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EXSC5010: Introduction to Research: Writing & Citing

This guide will provide an overview of library resources and services available to you and assist you with the research process.

Why do I need to cite?

You must cite your source of information any time you use another person’s ideas, opinion or theory. You must also provide citations for any facts, statistics, graphs, or drawings that are not common knowledge. Quotations of another person's actual spoken or written word and paraphrases of another person's spoken or written words must also be cited.

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Make Citing Your Sources Easier-Use RefWorks

RefWorks is a web-based, personalized system for managing citations and notes for research projects of any size. It can be used to add citation records from online catalogs, databases and other sources, as well as to produce bibliographies formatted in any major style.   RefWorks can be accessed from the Databases link on the main Library page. Refworks has a number of tutorials that can be viewed here:

Citation Examples in MSSE format

MSSE (Medicine & Science in Sports & Exercise) Style 

For detailed information about using the Medicine & Science in Sports & Exercise® (MSSE®) citation style, check out this page: MSSE Detailed Submission Guidelines

Medicine & Science in Sports & Exercise® (MSSE®) is the official journal of the American College of Sports Medicine and is published monthly.

The reference list shall be in order of citation (rather than in alphabetic order) and numbered. There shall not be more than 40 references for original investigations. Review articles are limited to 75 references. All references shall appear in the text. Examples of the types of references are as follows

  1. Journal Article
    • Blair SN, Ellsworth NM, Haskell WL, Stern MP, Farguhar JW, Wood PD. Comparison of nutrient intake in middle-aged men and women runners and controls. Med Sci Sports Exerc. 1981;13(5):310–5.
  2. E-Journal Article
    • ​​Vickers AJ. Time course of muscle soreness following different types of exercise. BMC Musculoskeletal Disorders [Internet]. 2001 [cited 2001 May 31];2(5). Available from: doi:10.1186/1471-2474-2-5.


  • Cohen J. Statistical Power Analysis for the Behavioral Sciences. 2nd ed. Hillsdale (NJ): Lawrence Erlbaum Associates; 1988. 567 p.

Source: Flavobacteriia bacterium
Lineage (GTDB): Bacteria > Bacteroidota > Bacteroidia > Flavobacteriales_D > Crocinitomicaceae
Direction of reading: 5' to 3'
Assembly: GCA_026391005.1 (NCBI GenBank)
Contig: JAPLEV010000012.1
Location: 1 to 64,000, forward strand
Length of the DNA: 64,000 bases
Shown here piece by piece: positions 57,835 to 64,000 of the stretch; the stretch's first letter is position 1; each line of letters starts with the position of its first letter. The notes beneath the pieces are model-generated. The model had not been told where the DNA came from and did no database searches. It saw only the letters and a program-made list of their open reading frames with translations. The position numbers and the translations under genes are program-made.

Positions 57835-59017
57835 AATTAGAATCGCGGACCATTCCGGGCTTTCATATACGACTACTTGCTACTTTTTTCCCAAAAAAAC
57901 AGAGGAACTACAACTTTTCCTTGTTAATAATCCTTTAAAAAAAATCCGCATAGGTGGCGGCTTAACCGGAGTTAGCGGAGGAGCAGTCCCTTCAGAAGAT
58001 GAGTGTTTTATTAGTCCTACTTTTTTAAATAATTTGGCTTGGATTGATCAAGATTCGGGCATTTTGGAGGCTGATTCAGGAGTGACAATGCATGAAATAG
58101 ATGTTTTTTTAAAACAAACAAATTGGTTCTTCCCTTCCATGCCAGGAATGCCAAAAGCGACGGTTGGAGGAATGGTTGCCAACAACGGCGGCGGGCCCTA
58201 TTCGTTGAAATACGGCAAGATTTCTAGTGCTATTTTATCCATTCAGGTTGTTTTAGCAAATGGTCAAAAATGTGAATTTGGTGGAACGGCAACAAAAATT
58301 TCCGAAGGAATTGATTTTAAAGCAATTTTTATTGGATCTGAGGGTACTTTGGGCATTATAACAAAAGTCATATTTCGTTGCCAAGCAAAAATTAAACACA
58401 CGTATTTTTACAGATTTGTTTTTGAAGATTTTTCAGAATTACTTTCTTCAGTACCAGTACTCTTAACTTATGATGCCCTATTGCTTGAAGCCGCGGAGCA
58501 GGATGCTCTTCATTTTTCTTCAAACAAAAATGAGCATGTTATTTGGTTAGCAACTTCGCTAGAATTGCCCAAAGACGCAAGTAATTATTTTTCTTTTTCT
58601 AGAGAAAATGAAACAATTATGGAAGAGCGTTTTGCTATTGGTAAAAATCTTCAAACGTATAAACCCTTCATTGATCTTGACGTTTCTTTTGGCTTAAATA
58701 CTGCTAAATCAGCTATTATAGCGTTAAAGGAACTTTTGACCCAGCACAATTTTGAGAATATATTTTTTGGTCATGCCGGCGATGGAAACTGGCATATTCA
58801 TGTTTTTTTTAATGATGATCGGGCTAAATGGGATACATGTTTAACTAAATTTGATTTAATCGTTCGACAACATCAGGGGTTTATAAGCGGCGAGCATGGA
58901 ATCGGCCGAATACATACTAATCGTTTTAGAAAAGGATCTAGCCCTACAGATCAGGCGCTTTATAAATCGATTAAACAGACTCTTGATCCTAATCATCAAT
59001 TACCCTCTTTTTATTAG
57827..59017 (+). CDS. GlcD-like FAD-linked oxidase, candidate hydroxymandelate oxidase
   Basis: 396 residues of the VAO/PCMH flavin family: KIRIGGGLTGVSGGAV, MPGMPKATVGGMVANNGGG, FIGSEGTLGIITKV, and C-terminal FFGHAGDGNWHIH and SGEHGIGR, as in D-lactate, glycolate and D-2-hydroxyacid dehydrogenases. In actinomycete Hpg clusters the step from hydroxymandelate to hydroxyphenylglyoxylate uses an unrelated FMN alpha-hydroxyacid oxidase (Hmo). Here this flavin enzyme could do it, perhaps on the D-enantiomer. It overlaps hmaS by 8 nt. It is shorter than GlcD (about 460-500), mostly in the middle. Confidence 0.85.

• Paffenbarger RS, Hyde RT, Wing AL. Physical activity and physical fitness as determinants of health and longevity. In: Bouchard C, Shephard RJ, Stephens T, Sutton JR, McPherson BD, editors. Exercise, Fitness, and Health. Champaign: Human Kinetics; 1990. p. 33–48.

Conference Proceedings:

  • Matthie JR, Withers PO, Van Loan MD, Mayclin PL. Development of a commercial complex bio-impedance spectroscopic (CBIS) system for determining intracellular water (ICW) and extracellular water (ECW) volumes. In: Proceedings of the 8th International Conference on Electrical Bio-impedance; 1992 Jul 28-31: Kuopio (Finland). University of Kuopio; 1992. p. 203–5.

Doctoral Dissertation:

  • Crandall C. Alterations in human baroreceptor reflex regulation of blood pressure following 15 days of simulated microgravity exposure [dissertation]. Fort Worth (TX): University of North Texas; 1993. 100 p.

Government Report:

  • U.S. Department of Health and Human Services. Bone Health and Osteoporosis: A Report of the Surgeon General. Rockville, MD: U.S. Department of Health and Human Services, Office of the Surgeon General; 2004. 436 p. Available from: U.S. GPO, Washington.

Website home page:

  • American Heart Association Web site [Internet]. Dallas (TX): American Heart Association; [cited 2006 Jan 1]. Available from:


An abstract can be cited when it is the only source of information.*

  • Kelley KM, Hamann JJ, Aschenbach WG, Gladden LB. Canine gastrocnemius muscle in situ: O2max [abstract]. Med Sci Sports Exerc. 1996;28(5):S62.

*If you are in ExPh370: check with your instructor about whether or not you can cite an abstract for your assignment. 

Letter to the Editor:

  • Stöhr EJ, Balmain BN. Regarding high-intensity interval training and left ventricular mechanics [letter]. Med Sci Sports Exerc. 2019;51(11):2423.

Non Refereed Journal/Magazine:

  • Funnell MP, Mears SA, James LJ. Dehydration and endurance performance: why hasn’t research in this area dried up? The Sport and Exercise Scientist. 2018 Autumn;57:10-11.
  • Lisanti J. The fittest 50. Sports Illustrated. 2019 Jan 14;130(1):52-55.


  • Pethick J, Casselton C, Winter SL, Burnley M. Ischaemic pre-conditioning attenuates fatigue-induced loss of knee extensor torque complexity during submaximal intermittent isometric contractions [Internet]. SportRxiv; 2019. Available from:

Note: In-text reference citations shall be baseline in parentheses, not superscripts [e.g., (14,15), not 14,15]. Personal Internet Web sites, Master of Science theses, personal communications, or other unpublished material are not acceptable as references. All book references require page numbers. Journal abbreviations should follow the abbreviations of Index Medicus published by the Library of Congress. Use of et al.—If fewer than seven (7) authors are listed, all should be mentioned. When seven or more authors are named, list only the first three.

Style information obtained from the Medicine & Science in Sports & Exercise, Onllne submission and review system


Writing a Literature Review

Preparing an Annotated Bibliography

Purdue University's Online Writing Lab has one of the best websites devoted to academic writing and citing sources. With definitions and examples, visit the site to learn how to create an annotated bibliography.